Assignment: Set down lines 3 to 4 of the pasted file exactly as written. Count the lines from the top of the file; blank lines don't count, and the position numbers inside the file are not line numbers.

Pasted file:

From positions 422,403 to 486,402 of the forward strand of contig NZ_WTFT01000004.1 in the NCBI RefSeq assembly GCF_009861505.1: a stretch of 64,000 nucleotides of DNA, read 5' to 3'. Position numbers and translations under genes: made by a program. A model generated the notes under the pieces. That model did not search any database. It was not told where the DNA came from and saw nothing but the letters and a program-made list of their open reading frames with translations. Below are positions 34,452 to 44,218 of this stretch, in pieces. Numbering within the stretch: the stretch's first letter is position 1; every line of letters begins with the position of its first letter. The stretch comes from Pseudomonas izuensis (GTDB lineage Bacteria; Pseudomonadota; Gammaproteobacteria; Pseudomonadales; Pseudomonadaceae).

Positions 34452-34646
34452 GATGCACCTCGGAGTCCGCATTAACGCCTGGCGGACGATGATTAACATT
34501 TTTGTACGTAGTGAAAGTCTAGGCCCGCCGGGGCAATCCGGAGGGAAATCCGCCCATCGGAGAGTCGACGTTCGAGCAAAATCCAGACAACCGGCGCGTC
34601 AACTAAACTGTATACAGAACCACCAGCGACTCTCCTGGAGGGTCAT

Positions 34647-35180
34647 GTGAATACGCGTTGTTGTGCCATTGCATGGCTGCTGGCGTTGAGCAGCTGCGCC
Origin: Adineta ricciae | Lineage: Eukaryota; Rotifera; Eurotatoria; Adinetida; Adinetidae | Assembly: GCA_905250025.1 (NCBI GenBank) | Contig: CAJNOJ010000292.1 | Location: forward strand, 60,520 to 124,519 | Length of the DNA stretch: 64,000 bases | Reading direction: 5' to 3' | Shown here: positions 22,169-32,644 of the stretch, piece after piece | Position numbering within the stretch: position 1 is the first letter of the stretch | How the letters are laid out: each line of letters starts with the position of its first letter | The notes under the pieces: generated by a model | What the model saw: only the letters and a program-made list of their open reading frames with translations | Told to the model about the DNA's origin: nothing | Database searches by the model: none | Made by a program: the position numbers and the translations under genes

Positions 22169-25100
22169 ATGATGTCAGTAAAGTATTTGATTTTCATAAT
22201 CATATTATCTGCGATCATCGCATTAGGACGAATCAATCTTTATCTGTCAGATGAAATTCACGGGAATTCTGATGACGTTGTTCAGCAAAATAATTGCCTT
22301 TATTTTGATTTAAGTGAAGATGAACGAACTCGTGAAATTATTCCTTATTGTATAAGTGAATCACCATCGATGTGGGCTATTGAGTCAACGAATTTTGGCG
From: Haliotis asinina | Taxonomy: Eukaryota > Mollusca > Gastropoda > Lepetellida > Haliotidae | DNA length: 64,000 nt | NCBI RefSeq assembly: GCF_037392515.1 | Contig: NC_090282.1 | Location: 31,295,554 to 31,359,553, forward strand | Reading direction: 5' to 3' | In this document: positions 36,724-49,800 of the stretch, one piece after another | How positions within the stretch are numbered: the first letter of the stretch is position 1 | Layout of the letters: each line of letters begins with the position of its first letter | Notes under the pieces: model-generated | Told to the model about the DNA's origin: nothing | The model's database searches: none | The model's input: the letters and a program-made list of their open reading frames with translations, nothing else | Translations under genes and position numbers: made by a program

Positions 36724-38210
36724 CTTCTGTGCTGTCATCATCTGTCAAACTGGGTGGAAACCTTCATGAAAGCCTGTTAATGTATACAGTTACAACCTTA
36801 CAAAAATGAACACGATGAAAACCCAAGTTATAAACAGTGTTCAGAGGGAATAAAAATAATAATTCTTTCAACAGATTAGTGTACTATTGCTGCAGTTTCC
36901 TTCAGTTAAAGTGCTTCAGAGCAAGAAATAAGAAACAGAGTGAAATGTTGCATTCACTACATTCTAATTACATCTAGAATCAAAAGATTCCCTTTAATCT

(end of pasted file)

34452 GATGCACCTCGGAGTCCGCATTAACGCCTGGCGGACGATGATTAACATT
34501 TTTGTACGTAGTGAAAGTCTAGGCCCGCCGGGGCAATCCGGAGGGAAATCCGCCCATCGGAGAGTCGACGTTCGAGCAAAATCCAGACAACCGGCGCGTC